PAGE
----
Synods of the Christian Reformed Church have also clearly and unequivocally embraced the doctrine of inerrancy as part of the Reformed doctrine of Scripture and as the proper understanding of our confessional position. In 1959 synod declared that the position of “the historic Christian church” was “that the Scripture in its whole extent and in all its parts is the infallible and inerrant Word of God” (Acts, p. 64). This action of Synod 1959 actually involved adopting conclusions reached by the Reformed Ecumenical Synod. Embracing inerrancy was not a peculiarity of the CRC, but it was the position embraced by all the Reformed churches in the RES. In 1979 synod endorsed and reiterated the commitment of the church to the inerrancy of Scripture as stated in 1959 (Acts, p. 127). No subsequent synod has changed this commitment of the CRC. The official position of the CRC is that inerrancy is a Reformed doctrine.

Fundamentalists do believe in the inerrancy of Scripture. But that does not make inerrancy a fundamentalist doctrine. Reformed theology shares a number of doctrines in common with fundamentalism (such as the deity of Christ) which are not distinctively fundamentalistic. The witness of Reformed theologians from John Calvin down to the official synodical pronouncements of the Christian Reformed Church show that inerrancy is a Reformed doctrine.


In our troubled days in the CRC we hear much about the obligation we have to keep covenant with one another. We hear much about the need to accept the decisions of synod. Yet from many of these very same people we hear that the doctrine of inerrancy is a fundamentalist doctrine. Why is that?

Recently members of the CRC received a letter from the general secretary and others in leadership roles in the CRC. The letter complained about the negative spirit of criticism in the church, especially about charges that the commitment of the church to the infallibility of Scripture is slipping. The letter assured members that the CRC is fully committed to the infallibility of the Scriptures. Will these same leaders send out a letter assuring us that the church is just as committed to the inerrancy of Scripture as ever? Will they explain why inerrancy is criticized even by some “moderate” leaders of the CRC if they hold strongly to the historic position of the CRC on the authority of Scripture? Can they explain why it is not a breaking of the denominational covenant for leaders to reject the decisions of synods on the inerrancy of Scripture? Since leaders in the CRC once believed in the inerrancy of Scripture and many current leaders do not, something has changed in the CRC about the way Biblical authority is understood.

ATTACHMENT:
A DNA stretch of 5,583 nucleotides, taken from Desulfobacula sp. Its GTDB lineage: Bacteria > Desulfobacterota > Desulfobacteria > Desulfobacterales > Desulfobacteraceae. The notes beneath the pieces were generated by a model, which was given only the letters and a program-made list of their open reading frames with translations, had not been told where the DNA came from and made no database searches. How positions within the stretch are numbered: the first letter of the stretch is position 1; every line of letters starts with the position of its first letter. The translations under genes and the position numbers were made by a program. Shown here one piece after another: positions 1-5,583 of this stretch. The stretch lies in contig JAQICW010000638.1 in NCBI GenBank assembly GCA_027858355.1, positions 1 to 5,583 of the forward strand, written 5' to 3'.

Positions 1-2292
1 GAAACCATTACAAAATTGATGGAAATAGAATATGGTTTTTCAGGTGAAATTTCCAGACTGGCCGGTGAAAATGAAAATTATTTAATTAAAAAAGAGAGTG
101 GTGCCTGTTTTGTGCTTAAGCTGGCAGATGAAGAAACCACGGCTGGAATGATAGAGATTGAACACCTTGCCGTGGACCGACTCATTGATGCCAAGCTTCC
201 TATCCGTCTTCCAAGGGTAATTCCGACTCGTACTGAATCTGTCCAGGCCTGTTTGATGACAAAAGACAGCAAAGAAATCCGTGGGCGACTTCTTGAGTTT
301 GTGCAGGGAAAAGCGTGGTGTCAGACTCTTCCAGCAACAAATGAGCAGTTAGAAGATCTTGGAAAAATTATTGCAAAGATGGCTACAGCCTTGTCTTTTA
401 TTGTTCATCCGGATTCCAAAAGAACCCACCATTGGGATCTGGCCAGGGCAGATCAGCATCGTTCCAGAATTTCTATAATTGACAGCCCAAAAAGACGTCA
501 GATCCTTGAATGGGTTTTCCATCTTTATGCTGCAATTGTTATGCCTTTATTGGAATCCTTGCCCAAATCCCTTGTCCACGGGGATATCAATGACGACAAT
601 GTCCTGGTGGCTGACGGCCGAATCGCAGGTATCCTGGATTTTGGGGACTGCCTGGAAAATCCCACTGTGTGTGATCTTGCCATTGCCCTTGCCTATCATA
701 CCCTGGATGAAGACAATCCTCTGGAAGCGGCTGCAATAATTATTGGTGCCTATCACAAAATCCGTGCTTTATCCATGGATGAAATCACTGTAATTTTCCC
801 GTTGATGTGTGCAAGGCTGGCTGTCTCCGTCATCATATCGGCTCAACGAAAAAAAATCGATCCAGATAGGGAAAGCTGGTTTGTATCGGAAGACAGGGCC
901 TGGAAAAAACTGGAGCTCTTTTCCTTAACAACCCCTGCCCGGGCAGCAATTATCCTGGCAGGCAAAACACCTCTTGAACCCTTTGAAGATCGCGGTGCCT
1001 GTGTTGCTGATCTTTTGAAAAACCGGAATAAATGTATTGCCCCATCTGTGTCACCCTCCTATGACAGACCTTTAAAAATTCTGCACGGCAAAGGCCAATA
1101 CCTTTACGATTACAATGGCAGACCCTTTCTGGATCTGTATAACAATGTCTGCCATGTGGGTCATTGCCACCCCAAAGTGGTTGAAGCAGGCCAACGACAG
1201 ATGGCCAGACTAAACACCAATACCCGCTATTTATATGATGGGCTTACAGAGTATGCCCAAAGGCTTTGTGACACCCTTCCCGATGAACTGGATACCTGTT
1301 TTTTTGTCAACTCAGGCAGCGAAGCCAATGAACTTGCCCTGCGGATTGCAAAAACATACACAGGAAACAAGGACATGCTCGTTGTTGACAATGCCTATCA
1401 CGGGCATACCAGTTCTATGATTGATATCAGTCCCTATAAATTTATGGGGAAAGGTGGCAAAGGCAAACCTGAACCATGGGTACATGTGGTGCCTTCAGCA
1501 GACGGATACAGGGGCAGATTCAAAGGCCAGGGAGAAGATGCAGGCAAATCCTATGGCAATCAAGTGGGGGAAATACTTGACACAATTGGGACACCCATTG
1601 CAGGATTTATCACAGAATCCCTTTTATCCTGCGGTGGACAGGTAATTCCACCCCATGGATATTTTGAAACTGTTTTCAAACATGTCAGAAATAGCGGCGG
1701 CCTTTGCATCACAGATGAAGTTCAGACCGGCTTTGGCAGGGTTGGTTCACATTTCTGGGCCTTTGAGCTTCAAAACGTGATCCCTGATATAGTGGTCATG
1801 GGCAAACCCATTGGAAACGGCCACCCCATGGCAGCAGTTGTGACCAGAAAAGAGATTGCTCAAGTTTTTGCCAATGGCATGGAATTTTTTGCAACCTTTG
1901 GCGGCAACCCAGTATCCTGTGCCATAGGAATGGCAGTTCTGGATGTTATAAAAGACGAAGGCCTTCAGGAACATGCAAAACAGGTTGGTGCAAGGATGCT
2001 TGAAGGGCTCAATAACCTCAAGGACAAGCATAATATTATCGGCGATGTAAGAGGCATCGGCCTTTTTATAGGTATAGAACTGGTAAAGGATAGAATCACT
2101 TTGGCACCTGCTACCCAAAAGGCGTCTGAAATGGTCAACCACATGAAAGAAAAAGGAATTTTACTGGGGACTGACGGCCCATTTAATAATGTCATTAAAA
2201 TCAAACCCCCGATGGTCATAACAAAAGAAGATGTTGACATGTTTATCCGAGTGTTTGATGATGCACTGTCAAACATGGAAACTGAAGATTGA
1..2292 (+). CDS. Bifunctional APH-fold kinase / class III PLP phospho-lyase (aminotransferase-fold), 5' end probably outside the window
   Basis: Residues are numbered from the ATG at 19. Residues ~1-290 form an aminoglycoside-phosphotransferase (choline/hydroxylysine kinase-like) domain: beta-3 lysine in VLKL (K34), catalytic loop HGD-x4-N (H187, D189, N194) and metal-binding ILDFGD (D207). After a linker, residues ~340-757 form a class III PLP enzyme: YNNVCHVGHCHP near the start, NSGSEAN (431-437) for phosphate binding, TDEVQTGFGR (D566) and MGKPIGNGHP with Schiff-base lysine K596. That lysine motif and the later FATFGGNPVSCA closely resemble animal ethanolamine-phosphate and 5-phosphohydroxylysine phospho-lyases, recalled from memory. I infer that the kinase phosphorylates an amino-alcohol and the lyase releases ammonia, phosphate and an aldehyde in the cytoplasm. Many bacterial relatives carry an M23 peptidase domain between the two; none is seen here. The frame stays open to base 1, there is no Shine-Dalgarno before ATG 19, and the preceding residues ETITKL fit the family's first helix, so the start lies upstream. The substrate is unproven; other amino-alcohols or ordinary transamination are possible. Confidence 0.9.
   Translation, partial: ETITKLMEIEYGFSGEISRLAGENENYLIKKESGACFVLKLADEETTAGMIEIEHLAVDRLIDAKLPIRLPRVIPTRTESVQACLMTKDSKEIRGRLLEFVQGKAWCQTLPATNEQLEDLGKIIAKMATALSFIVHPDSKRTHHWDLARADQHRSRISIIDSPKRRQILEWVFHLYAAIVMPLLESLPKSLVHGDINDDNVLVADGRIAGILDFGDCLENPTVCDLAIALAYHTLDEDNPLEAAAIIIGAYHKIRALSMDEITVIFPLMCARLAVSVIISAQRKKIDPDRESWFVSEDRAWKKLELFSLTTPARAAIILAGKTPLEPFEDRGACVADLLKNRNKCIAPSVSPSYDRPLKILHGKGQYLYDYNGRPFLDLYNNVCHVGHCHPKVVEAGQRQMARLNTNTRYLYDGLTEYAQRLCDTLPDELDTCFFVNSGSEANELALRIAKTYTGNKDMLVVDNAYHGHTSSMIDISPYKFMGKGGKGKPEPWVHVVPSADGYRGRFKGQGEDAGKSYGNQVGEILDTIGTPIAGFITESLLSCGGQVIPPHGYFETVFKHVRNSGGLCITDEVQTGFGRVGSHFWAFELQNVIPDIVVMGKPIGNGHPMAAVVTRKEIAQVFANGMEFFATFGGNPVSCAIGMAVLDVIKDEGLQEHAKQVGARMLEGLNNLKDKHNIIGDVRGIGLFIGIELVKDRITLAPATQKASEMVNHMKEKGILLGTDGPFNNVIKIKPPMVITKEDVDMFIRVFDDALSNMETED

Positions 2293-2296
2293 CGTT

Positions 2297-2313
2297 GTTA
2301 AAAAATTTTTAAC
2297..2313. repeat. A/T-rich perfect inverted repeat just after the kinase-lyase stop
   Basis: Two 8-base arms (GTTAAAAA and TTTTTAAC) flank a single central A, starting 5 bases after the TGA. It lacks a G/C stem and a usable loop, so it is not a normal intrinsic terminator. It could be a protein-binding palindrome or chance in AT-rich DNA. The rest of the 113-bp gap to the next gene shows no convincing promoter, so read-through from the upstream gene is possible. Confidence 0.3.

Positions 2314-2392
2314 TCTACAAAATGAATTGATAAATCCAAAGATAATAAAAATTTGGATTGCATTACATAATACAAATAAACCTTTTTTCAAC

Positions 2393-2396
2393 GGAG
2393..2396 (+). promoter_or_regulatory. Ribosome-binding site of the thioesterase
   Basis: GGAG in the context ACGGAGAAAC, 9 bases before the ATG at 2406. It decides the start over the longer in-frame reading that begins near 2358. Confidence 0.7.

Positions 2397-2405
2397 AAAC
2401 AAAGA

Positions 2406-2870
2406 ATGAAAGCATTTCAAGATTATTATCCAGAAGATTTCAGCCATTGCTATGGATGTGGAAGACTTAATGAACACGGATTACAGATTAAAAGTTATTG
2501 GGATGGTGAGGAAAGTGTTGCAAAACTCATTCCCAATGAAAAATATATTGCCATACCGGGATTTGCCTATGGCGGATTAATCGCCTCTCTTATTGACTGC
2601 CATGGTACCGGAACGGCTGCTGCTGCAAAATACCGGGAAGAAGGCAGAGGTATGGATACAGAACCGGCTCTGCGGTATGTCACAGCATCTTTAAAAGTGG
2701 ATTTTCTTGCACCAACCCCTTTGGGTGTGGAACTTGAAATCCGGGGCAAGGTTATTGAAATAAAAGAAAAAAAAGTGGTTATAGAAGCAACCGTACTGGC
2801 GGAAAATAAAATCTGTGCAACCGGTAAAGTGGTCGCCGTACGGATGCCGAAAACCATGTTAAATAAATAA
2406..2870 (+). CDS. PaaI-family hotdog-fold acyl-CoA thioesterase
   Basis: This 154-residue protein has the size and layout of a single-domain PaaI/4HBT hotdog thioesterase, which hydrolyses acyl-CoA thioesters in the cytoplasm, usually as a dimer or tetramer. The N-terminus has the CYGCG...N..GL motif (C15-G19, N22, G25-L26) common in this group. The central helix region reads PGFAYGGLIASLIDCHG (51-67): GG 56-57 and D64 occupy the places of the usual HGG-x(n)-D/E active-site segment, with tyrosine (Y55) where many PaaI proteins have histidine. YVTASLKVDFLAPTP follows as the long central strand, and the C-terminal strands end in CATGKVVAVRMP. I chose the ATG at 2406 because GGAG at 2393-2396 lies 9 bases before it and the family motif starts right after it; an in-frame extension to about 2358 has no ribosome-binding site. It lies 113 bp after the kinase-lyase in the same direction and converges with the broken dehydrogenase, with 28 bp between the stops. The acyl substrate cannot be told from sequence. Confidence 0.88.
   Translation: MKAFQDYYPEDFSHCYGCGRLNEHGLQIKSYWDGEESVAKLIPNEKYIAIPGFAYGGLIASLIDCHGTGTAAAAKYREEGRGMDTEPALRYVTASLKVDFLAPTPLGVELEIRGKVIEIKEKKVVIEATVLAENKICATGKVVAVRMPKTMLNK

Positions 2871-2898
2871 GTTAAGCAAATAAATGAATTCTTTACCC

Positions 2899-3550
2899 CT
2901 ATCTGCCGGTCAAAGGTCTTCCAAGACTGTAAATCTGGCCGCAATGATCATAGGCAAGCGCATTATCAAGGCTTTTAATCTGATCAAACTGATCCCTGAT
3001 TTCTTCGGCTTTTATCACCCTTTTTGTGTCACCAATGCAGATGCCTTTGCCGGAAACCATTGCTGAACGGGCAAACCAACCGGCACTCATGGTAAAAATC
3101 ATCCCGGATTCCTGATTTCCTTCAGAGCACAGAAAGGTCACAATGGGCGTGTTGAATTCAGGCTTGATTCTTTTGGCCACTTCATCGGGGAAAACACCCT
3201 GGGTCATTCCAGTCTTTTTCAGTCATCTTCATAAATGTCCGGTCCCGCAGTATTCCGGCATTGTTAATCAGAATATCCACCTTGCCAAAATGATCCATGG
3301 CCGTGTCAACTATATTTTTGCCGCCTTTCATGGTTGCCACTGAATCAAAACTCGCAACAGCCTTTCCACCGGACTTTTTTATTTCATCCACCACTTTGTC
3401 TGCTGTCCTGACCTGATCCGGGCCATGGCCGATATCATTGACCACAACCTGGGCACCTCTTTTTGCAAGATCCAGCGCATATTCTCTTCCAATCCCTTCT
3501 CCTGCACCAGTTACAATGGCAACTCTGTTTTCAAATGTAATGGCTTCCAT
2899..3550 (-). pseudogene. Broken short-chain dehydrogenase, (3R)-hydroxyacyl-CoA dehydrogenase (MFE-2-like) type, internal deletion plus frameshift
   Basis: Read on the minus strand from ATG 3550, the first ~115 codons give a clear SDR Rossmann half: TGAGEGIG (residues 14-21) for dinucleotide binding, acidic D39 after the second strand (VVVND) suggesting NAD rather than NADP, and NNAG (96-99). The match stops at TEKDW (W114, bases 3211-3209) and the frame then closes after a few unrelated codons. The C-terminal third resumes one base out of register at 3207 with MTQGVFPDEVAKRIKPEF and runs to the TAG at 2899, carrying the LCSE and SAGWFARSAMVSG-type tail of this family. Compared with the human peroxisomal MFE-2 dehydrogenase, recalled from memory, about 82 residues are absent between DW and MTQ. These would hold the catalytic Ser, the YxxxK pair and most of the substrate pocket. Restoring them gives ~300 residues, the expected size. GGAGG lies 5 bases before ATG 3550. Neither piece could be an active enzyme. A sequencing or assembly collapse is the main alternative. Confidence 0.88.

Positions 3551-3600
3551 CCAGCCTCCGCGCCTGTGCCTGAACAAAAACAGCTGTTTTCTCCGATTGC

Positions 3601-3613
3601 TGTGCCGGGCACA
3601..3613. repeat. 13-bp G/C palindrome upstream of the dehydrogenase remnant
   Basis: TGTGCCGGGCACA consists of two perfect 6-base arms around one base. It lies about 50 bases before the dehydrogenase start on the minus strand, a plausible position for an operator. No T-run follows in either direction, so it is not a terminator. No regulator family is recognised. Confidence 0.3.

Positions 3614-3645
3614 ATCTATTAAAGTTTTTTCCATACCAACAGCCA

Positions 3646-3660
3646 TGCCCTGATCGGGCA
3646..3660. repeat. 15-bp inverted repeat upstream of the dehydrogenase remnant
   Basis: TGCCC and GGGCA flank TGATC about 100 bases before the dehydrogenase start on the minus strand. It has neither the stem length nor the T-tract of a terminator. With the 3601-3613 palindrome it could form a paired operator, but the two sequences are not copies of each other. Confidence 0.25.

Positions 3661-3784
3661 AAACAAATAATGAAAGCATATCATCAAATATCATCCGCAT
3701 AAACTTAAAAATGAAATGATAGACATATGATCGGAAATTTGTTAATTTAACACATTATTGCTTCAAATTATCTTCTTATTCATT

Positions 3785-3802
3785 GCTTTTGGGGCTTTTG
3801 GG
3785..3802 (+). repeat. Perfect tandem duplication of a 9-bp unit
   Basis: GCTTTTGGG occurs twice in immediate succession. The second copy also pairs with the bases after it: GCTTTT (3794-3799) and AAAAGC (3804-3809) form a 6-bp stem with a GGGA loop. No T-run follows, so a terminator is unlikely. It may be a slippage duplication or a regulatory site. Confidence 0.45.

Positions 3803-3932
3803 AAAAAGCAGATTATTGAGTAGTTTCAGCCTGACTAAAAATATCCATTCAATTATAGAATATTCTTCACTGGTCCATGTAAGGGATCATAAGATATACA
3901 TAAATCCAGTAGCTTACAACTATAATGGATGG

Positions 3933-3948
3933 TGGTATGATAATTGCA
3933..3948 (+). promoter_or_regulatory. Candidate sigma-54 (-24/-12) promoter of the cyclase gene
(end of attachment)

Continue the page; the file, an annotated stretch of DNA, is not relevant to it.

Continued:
Since the Enlightenment of the eighteenth century, ever-growing attacks have been mounted against the Bible’s reliability and truthfulness. Reformed Christians for over two hundred years have rightly sensed that an attack on the Bible is an attack on the very foundation of our faith and an attack on Jesus Himself. Reformed Christians have defended the Bible knowing the deceitfulness of human minds and the absolute need of a sure Word from God. We have seen the need to develop a variety of terms—true, infallible, inerrant—to affirm the authority of the Bible and to shield it from subtle and, at times, dishonest and deceptive assaults. We have developed this defense in the spirit of the teaching of John Calvin who wrote: “…the Scriptures obtain full authority among believers only when men regard them as having sprung from heaven, as if there the living words of God were heard.”3 The doctrine of inerrancy has been an important and useful element in the defense of the authority of the Bible.

In 1978, at the first meeting of the International Council on Biblical Inerrancy, I remember the eloquent address of J.I. Packer on the usefulness of the word “inerrancy.” He reminded us of the uses of shibboleths in the history of God’s people. In Judges 12 Jephthah and the Gileadites were able to distinguish allies from enemies according to whether a stranger could pronounce the word “shibboleth” correctly. Packer noted that at several points in the history of the church a shibboleth had been useful to distinguish allies from enemies. At the Council of Nicea, for example, the shibboleth was that Jesus was of the “same substance” with the Father. In our time, Packer suggested that “inerrancy” was just such a shibboleth. If someone is unwilling to embrace inerrancy, a close examination is needed to find out if he is really an ally.